1) What made you decide to start skydiving?
When I was younger I was exposed to skydiving through YouTube. At the time, however, I thought it was mainly reserved for professionals who jumped into football stadiums. A few years back, I was going through a period of depression when I stumbled across Skydive Jersey. I decided to do a tandem. My tandem instructor saw my reaction—I was laughing, smiling and having a good time. Then in 2018 I went back for another skydive and saw the same tandem instructor. He remembered me and told me that “you like this way too much to be doing another tandem.” He sent me to Sky’s the Limit, a drop-zone where I could become a licensed skydiver, and I’ve been there ever since.
Skydiving saved my life. I was going through some things at the time. Life was difficult and my usual resilience strategies—running, working out five days a week, weren’t providing the relief that I needed. I loved working out. But with my depression I started to hate it. It wasn’t fun anymore. Now skydiving is it. It’s part of me now. It’s my stress reliever and my therapy. I don’t mind talking about it as long as it’s going to help another person.
Do I want it to take over my life? No, because I want family and kids, and I have other goals for my life. But even now, I really like how skydiving makes me feel. And I want to find a way to give back to people.
2) How long have you been a skydiver?
I just got my license at the end of March 2018 at Sky’s the Limit. I got addicted right away and less than a year later I have my “C license” and my coach rating. My goal is to get my pro-rating; I also want to become an Accelerated Free-Fall (AFF) instructor. I used to be an EMT; I love helping people. I’m the type of guy who has that one drive. I stay focused. My goal is to get very good at relative work so I can teach others and give back.
3) How many jumps do you have?
I have 225.
4) What container and parachute are you currently jumping? What was your progression?
I’m currently jumping an Aerodyne container with a Zulu 132. I started out on a 290 during my AFF course. Towards the end I downsized to a 190. By the time I got my license I was jumping a 150. I ordered my rig from Aerodyne and they sent me a Zulu 152 to demo. I ended up ordering a Zulu 132 and I plan to be on that for awhile.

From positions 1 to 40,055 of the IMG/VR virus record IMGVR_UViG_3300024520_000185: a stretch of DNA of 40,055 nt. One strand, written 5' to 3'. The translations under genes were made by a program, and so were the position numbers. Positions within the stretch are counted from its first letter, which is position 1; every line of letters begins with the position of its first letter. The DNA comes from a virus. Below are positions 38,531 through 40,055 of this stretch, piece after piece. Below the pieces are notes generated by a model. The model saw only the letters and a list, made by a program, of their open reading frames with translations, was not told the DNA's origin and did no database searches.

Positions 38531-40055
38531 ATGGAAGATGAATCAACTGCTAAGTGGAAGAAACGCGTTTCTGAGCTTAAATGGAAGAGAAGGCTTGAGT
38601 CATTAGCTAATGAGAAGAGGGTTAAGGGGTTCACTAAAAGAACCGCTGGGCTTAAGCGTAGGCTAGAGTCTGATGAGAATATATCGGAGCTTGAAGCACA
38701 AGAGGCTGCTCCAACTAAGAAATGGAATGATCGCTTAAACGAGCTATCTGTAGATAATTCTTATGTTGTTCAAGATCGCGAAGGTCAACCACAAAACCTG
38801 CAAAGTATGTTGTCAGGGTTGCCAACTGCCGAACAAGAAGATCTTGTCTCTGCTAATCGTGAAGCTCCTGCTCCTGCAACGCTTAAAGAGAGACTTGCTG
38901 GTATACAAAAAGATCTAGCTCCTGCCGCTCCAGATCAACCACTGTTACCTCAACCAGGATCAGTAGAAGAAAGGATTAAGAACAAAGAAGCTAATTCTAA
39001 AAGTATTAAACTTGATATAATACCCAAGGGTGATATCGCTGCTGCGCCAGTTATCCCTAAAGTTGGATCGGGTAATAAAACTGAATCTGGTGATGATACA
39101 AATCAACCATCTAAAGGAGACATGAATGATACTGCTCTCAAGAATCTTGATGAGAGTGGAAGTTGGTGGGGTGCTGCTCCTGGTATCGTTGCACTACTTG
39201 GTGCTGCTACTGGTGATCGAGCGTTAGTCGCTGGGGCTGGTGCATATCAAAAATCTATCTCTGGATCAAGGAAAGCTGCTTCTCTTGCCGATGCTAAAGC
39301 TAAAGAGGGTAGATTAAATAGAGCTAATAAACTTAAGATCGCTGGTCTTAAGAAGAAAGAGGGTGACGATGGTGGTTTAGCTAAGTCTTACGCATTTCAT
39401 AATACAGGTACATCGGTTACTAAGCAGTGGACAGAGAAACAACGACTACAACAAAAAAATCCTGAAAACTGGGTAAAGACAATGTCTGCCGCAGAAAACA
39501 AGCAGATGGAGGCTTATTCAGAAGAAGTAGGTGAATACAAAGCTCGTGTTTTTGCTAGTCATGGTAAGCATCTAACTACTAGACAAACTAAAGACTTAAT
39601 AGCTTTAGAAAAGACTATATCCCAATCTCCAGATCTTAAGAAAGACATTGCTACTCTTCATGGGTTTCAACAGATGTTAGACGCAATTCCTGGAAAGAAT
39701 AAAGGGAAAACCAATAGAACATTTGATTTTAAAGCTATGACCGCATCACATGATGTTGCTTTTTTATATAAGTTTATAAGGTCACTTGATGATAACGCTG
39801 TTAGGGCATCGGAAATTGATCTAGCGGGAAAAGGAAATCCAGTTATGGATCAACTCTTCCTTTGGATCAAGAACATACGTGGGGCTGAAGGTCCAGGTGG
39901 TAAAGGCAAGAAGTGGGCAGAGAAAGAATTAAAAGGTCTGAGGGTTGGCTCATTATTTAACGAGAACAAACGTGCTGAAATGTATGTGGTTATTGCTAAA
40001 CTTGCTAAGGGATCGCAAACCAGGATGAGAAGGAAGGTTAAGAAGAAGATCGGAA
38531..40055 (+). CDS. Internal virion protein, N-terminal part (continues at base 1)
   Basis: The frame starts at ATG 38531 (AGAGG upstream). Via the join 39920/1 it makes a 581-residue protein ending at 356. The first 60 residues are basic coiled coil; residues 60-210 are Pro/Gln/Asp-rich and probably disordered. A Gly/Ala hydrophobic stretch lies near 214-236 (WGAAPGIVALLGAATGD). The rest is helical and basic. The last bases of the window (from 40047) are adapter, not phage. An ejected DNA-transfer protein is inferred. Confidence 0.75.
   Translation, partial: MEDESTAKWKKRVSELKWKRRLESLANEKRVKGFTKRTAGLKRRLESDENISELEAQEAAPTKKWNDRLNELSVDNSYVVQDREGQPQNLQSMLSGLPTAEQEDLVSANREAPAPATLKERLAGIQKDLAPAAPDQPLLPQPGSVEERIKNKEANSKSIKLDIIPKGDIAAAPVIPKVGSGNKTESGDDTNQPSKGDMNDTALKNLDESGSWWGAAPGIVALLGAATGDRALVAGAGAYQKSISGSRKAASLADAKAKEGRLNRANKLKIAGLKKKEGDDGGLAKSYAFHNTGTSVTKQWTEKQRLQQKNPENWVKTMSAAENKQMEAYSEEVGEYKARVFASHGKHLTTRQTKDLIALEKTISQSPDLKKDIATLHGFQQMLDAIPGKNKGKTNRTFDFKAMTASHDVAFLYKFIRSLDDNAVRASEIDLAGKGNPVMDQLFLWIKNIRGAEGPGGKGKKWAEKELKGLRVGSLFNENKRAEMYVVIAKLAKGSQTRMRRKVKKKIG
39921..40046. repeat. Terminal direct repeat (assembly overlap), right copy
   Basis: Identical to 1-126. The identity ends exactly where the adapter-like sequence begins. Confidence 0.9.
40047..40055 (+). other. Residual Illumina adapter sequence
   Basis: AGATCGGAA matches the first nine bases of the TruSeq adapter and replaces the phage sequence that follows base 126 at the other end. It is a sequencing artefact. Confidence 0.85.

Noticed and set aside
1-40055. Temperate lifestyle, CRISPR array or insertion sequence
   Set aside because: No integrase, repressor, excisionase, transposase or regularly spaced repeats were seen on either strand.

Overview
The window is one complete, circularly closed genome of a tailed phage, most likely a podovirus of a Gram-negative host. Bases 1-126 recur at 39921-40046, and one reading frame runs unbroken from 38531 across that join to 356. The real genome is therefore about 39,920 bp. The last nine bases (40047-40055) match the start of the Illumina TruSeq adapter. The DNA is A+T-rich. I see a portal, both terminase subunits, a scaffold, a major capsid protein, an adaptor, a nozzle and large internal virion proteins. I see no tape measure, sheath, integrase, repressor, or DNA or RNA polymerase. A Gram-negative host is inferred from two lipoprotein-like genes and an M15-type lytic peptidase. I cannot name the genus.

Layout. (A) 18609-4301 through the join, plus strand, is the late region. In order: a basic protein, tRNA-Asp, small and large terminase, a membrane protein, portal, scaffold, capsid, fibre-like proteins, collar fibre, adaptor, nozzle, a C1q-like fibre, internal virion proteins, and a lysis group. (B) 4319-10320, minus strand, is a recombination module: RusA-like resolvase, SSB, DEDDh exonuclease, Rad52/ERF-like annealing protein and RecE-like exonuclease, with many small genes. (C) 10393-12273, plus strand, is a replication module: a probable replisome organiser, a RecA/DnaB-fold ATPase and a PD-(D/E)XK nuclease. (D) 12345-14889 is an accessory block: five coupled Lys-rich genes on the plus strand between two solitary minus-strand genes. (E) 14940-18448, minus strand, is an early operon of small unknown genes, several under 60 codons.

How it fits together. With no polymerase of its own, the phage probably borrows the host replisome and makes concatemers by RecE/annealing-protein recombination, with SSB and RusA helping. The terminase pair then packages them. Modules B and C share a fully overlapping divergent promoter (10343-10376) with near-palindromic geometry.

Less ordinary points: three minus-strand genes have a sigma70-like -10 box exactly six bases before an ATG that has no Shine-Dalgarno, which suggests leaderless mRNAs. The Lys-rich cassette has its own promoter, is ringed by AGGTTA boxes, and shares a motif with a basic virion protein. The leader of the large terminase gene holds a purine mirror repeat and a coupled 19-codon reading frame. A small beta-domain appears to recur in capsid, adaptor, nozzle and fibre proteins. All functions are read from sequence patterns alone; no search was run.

5) Have you had any cutaways? If so, how many?
I just had a cutaway a month ago. This story is a little embarrassing. It was my first time demoing the Zulu 132. I was switching out parachutes on my rig. I had never put a rig together so I wanted to get it checked out by the senior packer or by a rigger. I asked them to check it out which they did. Everything looked good so I decided to test it out. After an uneventful free-fall, my canopy opened into line twists. After I kicked out of those I looked up and noticed something wasn’t right. I could see my pilot chute. This was definitely not good—my pilot chute normally trails my canopy. I had rigged my parachute completely backwards. I said to myself, ‘well, I’m not going to try to fly this thing backwards’ so I just chopped it. I landed safely under my reserve and now it’s a funny story.
6) What type of skydiving do you enjoy?
7) What’s your home drop zone?
My home drop-zone is Sky’s The Limit (STL). I jump there in season and I also work at manifest. I started working there in March 2018 around the time that I finished the requirements for my “A” license. Manifest is basically a customer service position. I intake the tandem students, print out jump tickets for fun jumpers, schedule tandem students—all of the customer service functions of the drop-zone. In season, we are open every day except Tuesday.
8) What types of outdoor activities did you enjoy growing up?